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McKown's legal brief details Cottage Home issues
Posted: Apr 21, 2017

Long-time Saugatuck Township resident Steve McKown submitted a legal brief to Saugatuck Township yesterday detailing several reasons why the Township must deny the Cottage Home permit as it currently stands. McKown recently retired following a 35-year career practicing Township law.

McKown's letter, combined with recent requests by several planners for additional counsel in making a decision on the Cottage Home proposal for a marina development, is making it less likely the Planning Commission will be able to approve preliminary plans at their Wednesday April 26th meeting.

Below is the full brief submitted by McKown:
To: Saugatuck Township Planning Commission

RE: North Shores of Saugatuck PUD/SUP Site Condominium/Marina Applications Dear Planning Commission Members,
As you may recall, I spoke briefly at the March 28, 2017 public hearing about my concerns regarding the requested special use permit for a marina, as well as the related Site Plan/PUD Application for the proposed site condominium on property owned by North Shores of Saugatuck, LLC. Since that time, i1ve had the opportunity to review the legal memorandum prepared by the Township 1 s Attorney, Mr. Smith, dated March 28, 2017, as well as the site plan for the proposed site condominium.

Since there may be little or no opportunity for public input at the next hearing on these proposals, 11m submitting this letter in the hope the Planning Commission will take the opportunity to read it and consider my concerns and objections.

The Township Attorney, on page 6 of his March 28th Memorandum, stated that "If you wish to deny one or more of the requests, it will be important to state the reasons for your denial. 11 Under applicable law, the Planning Commission must make factual findings and explain the basis of its decision to approve or deny these SUP/PUD Site Plan Applications.

Section 502(4) of the Michigan Zoning Enabling Act (MCL 125.3502(4)), which governs special land use approvals, provides, in part:

"The decision on a special land use shall be incorporated in a statement of findings and conclusions relative to the special land use which specifies the basis for the decision and any conditions impose d.11

Section 503(6) of the Act (MCL 125.3503(6)), which governs the approval of planned unit developments, provides in part:

"The body or official shall prepare a report stating its conclusions, its decisions, the basis for its decision, and any conditions imposed on an affirmative decision."


The Michigan Condominium Act (the Act, MCL 559.101 et. seq.), governs both conventional and site condominiums in Michigan. The Act contains a series of Definitions that have very specific legal meanings and are used throughout the Act (see MCL 559.103-110). Among the most important definitions are "Condominium project", "Condominium unit", "Common elements", "General common elements'1, "Limited common elements", and "Co-owner".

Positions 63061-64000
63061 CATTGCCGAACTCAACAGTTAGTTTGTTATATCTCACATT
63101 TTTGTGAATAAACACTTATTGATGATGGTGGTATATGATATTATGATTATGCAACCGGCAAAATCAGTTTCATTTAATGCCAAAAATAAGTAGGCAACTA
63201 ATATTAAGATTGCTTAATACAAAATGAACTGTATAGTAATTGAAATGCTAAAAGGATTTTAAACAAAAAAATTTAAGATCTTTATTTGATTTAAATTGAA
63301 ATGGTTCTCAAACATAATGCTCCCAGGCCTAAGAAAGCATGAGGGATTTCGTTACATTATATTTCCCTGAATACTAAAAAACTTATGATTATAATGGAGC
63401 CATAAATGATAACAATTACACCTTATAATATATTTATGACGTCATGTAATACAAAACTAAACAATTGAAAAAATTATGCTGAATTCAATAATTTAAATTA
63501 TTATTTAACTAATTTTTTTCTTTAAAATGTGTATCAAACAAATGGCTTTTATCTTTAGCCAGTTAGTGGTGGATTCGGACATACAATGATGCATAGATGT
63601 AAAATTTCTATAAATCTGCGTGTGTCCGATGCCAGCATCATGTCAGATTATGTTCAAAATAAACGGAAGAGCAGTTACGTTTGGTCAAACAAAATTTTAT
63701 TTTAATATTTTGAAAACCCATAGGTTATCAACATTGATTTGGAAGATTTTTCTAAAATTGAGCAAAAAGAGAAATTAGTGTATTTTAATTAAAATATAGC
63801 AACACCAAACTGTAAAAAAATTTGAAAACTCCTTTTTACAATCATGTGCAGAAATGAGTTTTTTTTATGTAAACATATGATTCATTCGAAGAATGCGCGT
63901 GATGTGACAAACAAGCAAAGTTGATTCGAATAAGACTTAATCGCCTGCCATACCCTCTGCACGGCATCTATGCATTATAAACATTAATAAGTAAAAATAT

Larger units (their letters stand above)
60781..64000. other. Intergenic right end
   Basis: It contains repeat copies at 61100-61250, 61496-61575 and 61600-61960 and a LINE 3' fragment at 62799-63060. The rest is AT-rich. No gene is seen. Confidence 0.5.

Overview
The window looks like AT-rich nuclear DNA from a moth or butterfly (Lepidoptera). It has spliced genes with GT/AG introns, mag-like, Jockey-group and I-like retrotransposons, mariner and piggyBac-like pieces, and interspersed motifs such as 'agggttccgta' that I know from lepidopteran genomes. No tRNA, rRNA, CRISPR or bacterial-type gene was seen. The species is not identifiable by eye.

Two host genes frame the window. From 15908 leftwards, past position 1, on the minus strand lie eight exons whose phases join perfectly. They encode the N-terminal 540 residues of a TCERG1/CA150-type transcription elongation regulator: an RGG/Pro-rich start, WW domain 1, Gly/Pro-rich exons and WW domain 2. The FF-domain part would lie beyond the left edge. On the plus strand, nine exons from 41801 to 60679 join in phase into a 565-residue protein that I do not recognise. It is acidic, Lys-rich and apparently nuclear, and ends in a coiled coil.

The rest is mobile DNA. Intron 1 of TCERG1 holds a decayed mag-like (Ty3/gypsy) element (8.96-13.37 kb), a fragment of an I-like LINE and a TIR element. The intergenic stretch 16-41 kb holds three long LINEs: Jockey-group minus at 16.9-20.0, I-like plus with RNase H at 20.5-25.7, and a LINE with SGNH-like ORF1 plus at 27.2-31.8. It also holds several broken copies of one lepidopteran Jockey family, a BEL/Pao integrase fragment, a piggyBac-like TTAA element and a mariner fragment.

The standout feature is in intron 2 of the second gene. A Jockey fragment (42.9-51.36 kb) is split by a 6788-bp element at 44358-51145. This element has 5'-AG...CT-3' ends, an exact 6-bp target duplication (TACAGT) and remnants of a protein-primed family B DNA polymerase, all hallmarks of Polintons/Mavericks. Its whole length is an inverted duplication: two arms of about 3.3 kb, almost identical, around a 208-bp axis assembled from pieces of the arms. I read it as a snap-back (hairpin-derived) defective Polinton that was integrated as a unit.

Property located within a condominium project is either a unit or a common element under the statutory scheme. Common elements are either general common elements, in which all unit owners ("Co-owners") have a common ownership interest and a shared duty to maintain and repair, or limited common elements. Limited common elements may only be occupied/used by one or more, but not all, of the unit owners in the condominium. Limited common elements are appurtenant (attached) to a particular unit or units, and are maintained and repaired by the unit owner(s) who has the right to possess and use them.
This structure of units, unit owners, general common elements and limited common elements is the legal foundation of all condominiums in Michigan. 100% of the "value" of a condominium project must be assigned in the master deed to each condominium unit included in the condominium project. MCL 559.109(1). Real property taxes on land located in a condominium project (except for the first year of the project) must be assessed against the individual condominium units identified in the condominium plan, rather than on the total property included in the condominium. MCL 559.231.
Each condominium unit "together with and inseparable from its appurtenant share of the common elements" is considered a "sole property" independent of the other condominium units. MCL 559.161 (emphasis added). As a general principle, common elements, including limited common elements, cannot be transferred, mortgaged or otherwise disposed of separately from the condominium unit to which they are attached. MCL 559.137(5).

While a limited common element may be re-assigned by one unit owner to another unit owner or owners, unless prohibited the condominium documents (see MCL 559.139), there is no provision in the Act that allows the transfer of a limited common element to a property owner who is not a unit owner in the same condominium project.

The Saugatuck township zoning ordinance incorporates the definitions found in the Act (see Section 40-937(b)}, although it seems to be more restrictive than the Act regarding limited common elements, which are defined as "an area which is appurtenant to a Site Condominium Unit and which is reserved in the Master Deed for the Site Condominium Project for the exclusive use of the owner of the Site Condominium Unit" (emphasis added). Section 40.937(c).

See also Section 40-936(a), which provides: "Each Site Condominium Unit may also have an appurtenant Limited Common Element reserved for the exclusive use of the owner of the Condominium Unit."


The Preliminary site condominium proposal submitted by the owner dated March 20, 2017, designates docks/slip spaces as limited common elements for 17 condominium units that would be adjacent to the proposed basin/lagoon. Units 22 through 27 do not have contiguous boat slips, and presumably would have docks/slips designated as limited common elements, such as proposed B-27 through B-33 (page 3 of map).